Before moving on, let’s take a very quick look at the process hierarchy. (Note that if you’re running Ecto 2, you will firstly need to create the database with mix ecto.create before attempting to compile the project.) Start up our application in Elixir’s interactive shell and then start the observer:

iex -S mix

iex(1)> :observer.start
:ok

Navigating to the Application tab, we can see the application’s processes, including which ones are the supervisors:

Process tree

So that’s why this application needs to be an OTP app. But that’s as far down the rabbit hole we’ll be going with respect to processes and OTP in this article. They will be covered in greater detail in later articles to come.

Creating the database and tables

Now with that setup, we can create our database and tables. To create the database, run the following command:

mix ecto.create

To create the tables, we’ll use Ecto’s migrations feature. Migrations enable us to version the database alongside the source code, enabling changes to be tracked and different states to be applied. We therefore create new migrations whenever we’d like to change the structure of the database.

A new migration can be created with the mix ecto.gen.migration command as follows:

mix ecto.gen.migration create_notes_table

The above should create a new migrations folder at priv/repo/migrations, as well as a new migration file. This file is prefixed with the date and time created (for easy directory ordering), along with our migration name. Open up that file and modify it to the following:

defmodule Notex.Repo.Migrations.CreateNotesTable do
  use Ecto.Migration

  def change do
    create table(:notes) do
      add :note_name, :string
      add :note_content, :string
    end
  end
end

Keeping things simple, we used the create macro to define a new table (called notes) with two fields: note_name and note_content. The primary key is automatically created for us (named id). Whilst both of our fields were defined as simple strings, Ecto supports many types — which you can check out in its documentation.

With our migration complete, we can now run the migration with the following command:

mix ecto.migrate

This will create our notes table with 3 fields (the third field being id, the primary key).

With the table created, it’s now time to create a model for the table. The model is used to define the fields of the table and their respective types. These will be used by the application and Ecto’s querying DSL when casting and validating the data. Model definitions may also contain virtual fields (unlike migration definitions), which are used to hold typically ephemeral data that we don’t want to persist (such as unhashed passwords).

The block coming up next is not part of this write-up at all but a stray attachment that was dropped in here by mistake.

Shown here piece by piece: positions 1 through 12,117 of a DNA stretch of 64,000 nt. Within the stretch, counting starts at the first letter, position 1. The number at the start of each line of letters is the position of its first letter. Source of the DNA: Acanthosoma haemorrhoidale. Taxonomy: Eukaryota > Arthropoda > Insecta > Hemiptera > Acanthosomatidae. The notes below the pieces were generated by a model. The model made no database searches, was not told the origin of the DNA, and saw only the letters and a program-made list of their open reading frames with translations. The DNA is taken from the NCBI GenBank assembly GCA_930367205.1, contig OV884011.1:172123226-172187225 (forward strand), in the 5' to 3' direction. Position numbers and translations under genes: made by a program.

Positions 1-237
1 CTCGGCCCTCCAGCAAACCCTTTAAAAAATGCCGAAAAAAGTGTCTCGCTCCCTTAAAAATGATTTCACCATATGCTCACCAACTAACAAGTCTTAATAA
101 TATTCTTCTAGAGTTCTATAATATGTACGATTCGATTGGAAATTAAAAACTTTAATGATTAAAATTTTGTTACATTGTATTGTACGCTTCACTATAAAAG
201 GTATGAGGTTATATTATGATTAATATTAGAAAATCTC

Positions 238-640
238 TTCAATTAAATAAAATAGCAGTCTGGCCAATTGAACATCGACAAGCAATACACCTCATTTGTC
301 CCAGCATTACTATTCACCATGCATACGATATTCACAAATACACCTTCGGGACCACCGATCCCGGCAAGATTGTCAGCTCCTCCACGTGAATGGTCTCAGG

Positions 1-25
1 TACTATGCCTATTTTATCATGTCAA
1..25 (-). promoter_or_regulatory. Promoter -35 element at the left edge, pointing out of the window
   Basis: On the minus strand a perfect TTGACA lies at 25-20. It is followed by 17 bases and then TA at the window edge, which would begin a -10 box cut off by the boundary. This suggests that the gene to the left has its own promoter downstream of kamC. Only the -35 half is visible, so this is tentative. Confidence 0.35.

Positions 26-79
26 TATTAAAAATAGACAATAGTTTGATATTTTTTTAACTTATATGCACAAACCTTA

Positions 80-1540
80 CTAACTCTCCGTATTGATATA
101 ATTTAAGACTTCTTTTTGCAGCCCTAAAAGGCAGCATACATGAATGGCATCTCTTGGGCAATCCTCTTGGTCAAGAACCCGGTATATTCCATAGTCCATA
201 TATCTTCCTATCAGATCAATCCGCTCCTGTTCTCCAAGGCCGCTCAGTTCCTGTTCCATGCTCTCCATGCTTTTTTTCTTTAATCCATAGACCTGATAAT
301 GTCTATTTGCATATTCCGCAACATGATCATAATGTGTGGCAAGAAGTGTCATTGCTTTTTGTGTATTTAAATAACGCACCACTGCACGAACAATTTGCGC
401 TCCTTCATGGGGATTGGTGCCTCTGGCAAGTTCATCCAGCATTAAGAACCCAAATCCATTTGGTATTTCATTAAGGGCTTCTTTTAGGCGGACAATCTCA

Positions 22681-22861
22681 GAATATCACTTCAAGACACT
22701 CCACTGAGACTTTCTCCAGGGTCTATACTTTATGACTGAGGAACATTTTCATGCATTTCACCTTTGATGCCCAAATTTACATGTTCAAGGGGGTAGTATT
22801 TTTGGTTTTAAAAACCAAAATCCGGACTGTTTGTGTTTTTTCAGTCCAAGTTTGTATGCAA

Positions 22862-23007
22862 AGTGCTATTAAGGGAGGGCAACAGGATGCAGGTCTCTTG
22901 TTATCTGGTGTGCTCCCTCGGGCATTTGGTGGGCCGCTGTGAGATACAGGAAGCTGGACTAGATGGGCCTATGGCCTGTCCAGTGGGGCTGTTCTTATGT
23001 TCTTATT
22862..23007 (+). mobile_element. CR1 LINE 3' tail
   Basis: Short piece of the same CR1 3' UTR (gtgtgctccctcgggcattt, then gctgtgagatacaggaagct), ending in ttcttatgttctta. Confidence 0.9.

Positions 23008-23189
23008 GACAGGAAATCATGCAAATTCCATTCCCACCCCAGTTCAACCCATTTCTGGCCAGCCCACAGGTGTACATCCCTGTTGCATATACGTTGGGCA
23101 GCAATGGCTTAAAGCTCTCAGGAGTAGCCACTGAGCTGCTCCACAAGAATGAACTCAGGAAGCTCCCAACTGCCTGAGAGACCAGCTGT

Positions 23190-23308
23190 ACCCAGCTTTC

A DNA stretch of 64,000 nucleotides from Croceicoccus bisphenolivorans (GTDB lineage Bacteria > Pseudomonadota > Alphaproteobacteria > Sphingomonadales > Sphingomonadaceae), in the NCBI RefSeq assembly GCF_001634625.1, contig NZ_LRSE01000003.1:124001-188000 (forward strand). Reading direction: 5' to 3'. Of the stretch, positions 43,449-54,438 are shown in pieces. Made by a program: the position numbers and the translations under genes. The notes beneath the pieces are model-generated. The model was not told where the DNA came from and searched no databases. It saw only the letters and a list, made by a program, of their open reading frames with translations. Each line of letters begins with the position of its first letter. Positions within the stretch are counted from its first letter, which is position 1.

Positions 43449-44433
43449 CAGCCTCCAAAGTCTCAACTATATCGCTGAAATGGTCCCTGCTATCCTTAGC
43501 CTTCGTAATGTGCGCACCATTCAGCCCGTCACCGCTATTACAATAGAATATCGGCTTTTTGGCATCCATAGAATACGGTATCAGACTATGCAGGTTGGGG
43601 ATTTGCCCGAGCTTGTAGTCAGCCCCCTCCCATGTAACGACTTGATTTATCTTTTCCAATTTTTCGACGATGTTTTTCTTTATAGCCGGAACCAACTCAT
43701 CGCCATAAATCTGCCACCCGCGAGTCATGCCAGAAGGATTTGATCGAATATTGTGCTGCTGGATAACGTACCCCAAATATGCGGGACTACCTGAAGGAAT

In its most basic form, our Notex.Note model (located at lib/notex/note.ex) will look like the following:

defmodule Notex.Note do
  use Ecto.Schema

  schema "notes" do
    field :note_name, :string
    field :note_content, :string
  end
end

We inject the Ecto.Schema module so that we can use the schema macro to define the fields and their types. These definitions will become important later on when we used Ecto’s changesets. Something else the schema macro does for us is define a struct of the type as the current module (in this case, it’s %Notex.Note{}). This struct will enable us to create new changesets (more on this soon) and insert data into the table.

With just the above, we can fire up IEx and begin querying our database:

iex(1)> import Ecto.Query
nil

iex(2)> Notex.Repo.all(from n in Notex.Note, select: n.note_name)
[]

(Console debugging information redacted.)

Ecto’s Query module is imported to make all of the querying DSL macros (such as from) available to us in the shell. We then create a simple query to return all records (using all/1), selecting only the note_name field. This returns back an empty list, since we currently have no records in the database. Let’s create a new changeset and insert it into the table:

iex(1)> import Ecto.Query
nil

iex(2)> changeset = Ecto.Changeset.change(%Notex.Note{note_name: "To Do List", note_content: "Finish this article"})
%Ecto.Changeset{action: nil, changes: %{}, constraints: [], errors: [],
 filters: %{},
 model: %Notex.Note{__meta__: #Ecto.Schema.Metadata<:built>, id: nil,
  note_content: "Finish this article", note_name: "To Do List"}, optional: [], opts: [],
 params: nil, prepare: [], repo: nil, required: [],
 types: %{id: :id, note_content: :string, note_name: :string}, valid?: true,
 validations: []}

iex(3)> Notex.Repo.insert(changeset)
{:ok,
 %Notex.Note{__meta__: #Ecto.Schema.Metadata<:loaded>, id: 2,
  note_content: "Finish this article", note_name: "To Do List"}}

iex(4)> Notex.Repo.all(from n in Notex.Note, select: n.note_name)
["To Do List"]

(Console debugging information redacted.)

We start by importing Ecto.Query again, which is needed for the last fetch operation (specifically for the from macro). We then use the change/1 function from Ecto.Changeset to create a new changeset using a %Notex.Note{} struct. This changeset is then inserted, and then retrieved.

Changesets are what we use when working with records. They enable us to track changes to the data prior to insertion, as well as validating those changes and casting their values to the correct data types (according to our schema definition). As we can see from the above, the %Ecto.Changeset{} struct contains a number of members that will be useful for seeing if the changes are valid (changeset.valid?), what the errors are if they weren’t (changeset.errors), and so on.

Let’s update the Notex.Note model to demonstrate some changesets and query operations, since performing these in IEx is getting a little messy:

defmodule Notex.Note do
  use Ecto.Schema